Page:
No Time Like the Present

I have questions in the present that challenge my certainty of a past I’ve used to justify the present. The more I consider the usefulness of self-inquiry, the more questions I have and the less confident I feel in my defense of time, as I understand it, as authoritative.

One question can start me on a path to awakening, “Do I need to be right?” This could be the result of an interaction I had with someone recently in which I was sure I was right about a position and just as sure that that someone was wrong. I backed up my points with proof as did they. Their side seemed equally logical, but I realized I had strong emotions on my side that boosted my need even further with convincing energy.

“Nobody is ever convinced of anything until they FEEL convinced, and if you can get them to FEEL convinced, you can convince them of anything.” (Scott Bryant concerning Group Manipulation)

When my emotions get involved, pain doesn’t seem to be an obstacle! Rather, it serves to prove my point – to me!

Practicing conscious awareness, I’ve been asking myself lots of inwardly-directed questions to keep me in a peaceful state of mind. Words like, “It just doesn’t matter!” and “I don’t really know for sure!” flooded my mind with a willingness to stop the crusade I’d started and maybe consider alternatives. I felt the pressure to win leave my mind and unburden my heart.

After taking a few deep cleansing breaths and giving my desire for connection a higher status in the exchange, my inner questions morphed even further into, “What do I really want to experience with this person?” – to soften my need for rightness into wanting to better understand.

Well-crafted questions turn my inner conflict into “just one of many options.” By letting go of my need for an emotional energy feed, I presented my conscious mind with alternatives – more resources.

Might Time Be Relative to Emotion?

The most authoritative time is the past – “I saw it!” and, “I witnessed what happened.” The most powerful time is NOW – the only time I can DO something, “Let’s DO this [now]!”

Perhaps I seek to impose the past upon the present to give power to my justifications (by reference to authority) of my current belief or position in an argument. One way I do this is by attaching emotions to current conditions. I DO emotions to remind me that I’m convinced, while the intensity of those emotions reminds me HOW convinced I am – of a belief I’m presenting myself (and others) in the present.

I wonder if my need to feed is attached to time – as a point of authority. If I can use time as authority, I can strengthen my argument.

“When” and “where” questions tend to deal with time and space – connecting:

  • present and past
  • power and authority.

I attach value via judgments to my identifications of things and people. This investment in that past brings me need-satisfying present returns in the form of defenses, justifications, rationalizations, and more judgments.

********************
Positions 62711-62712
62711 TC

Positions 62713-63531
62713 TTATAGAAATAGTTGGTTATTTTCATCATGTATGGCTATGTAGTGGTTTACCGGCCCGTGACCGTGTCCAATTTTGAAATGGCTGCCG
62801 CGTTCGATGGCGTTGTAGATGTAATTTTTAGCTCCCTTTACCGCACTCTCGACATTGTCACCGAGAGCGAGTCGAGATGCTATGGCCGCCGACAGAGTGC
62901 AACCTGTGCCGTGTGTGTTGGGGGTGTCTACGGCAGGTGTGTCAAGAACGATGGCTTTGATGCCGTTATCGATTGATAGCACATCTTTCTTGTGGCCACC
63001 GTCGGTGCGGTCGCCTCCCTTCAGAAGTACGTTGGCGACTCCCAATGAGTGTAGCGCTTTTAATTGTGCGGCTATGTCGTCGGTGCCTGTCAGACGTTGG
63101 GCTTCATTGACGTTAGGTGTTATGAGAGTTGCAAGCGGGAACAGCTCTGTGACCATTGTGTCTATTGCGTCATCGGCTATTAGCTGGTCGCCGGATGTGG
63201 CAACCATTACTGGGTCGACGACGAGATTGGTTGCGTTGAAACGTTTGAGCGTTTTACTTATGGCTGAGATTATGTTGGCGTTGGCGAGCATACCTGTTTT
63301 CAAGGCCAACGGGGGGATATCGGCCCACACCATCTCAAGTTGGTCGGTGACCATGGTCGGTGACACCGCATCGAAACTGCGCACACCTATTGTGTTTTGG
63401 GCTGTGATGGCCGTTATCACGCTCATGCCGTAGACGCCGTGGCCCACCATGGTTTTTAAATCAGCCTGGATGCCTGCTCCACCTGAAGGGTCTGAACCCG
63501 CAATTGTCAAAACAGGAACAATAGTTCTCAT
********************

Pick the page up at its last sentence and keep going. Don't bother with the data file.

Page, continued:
Whenever I feel my present experiences confronting my past and proven reality, I must satisfy that inner conflict by satisfying my need to prove rightness, a tried-and-proven method! In this way, past rightness places ever more tension on my present reality while appearing to satisfy it.

My mind has been fooled occasionally into defending this twisted logic that I feel I have to support. To stay in peace, I challenge my need to sustain my past as evidence used to justify my present condition and emotional state.

Defense of my defense!

Defense of my rightness has two aspects

  1. My logical explanation/argument – what I think.
  2. My emotional attachments – how I feel about what I think.

Defending what I believe can get pretty confusing, especially when I can’t tell the difference between those two aspects. The question, “How do I feel when my understanding is challenged?” tends to bring into focus those emotions attached to my logical argument.  I see that I’m defending how I feel rather than what I understand.

Recognizing just what I’m defending helps me let go of the need to defend it – along with the emotional attachments I use to support and view my position.

A well-crafted question might morph from, for example, “Do unto others as you would have others do unto you” into, “What can I do for others that I’d want others to do for me?” State in a question what you’d LIKE rather than what IS happening.

When it comes to my negative emotions, I like to use this three step process:

  1. Acknowledge how I’m feeling right now. “I feel _____ [negative emotion].”
  2. Answer the question, “How would I rather feel? ______ [positive emotion].”
  3. Breathe – and combine into a positive affirmation: “Whenever I feel ______ [negative emotion], I’m focused on ______ [positive emotion] NOW.”

When it comes to inter-personal relationships, I like to craft questions that are:

  1. Simple
  2. Focused on one subject at a time
  3. Specific
  4. In the present
  5. Focused on what I really want
  6. Based on peace

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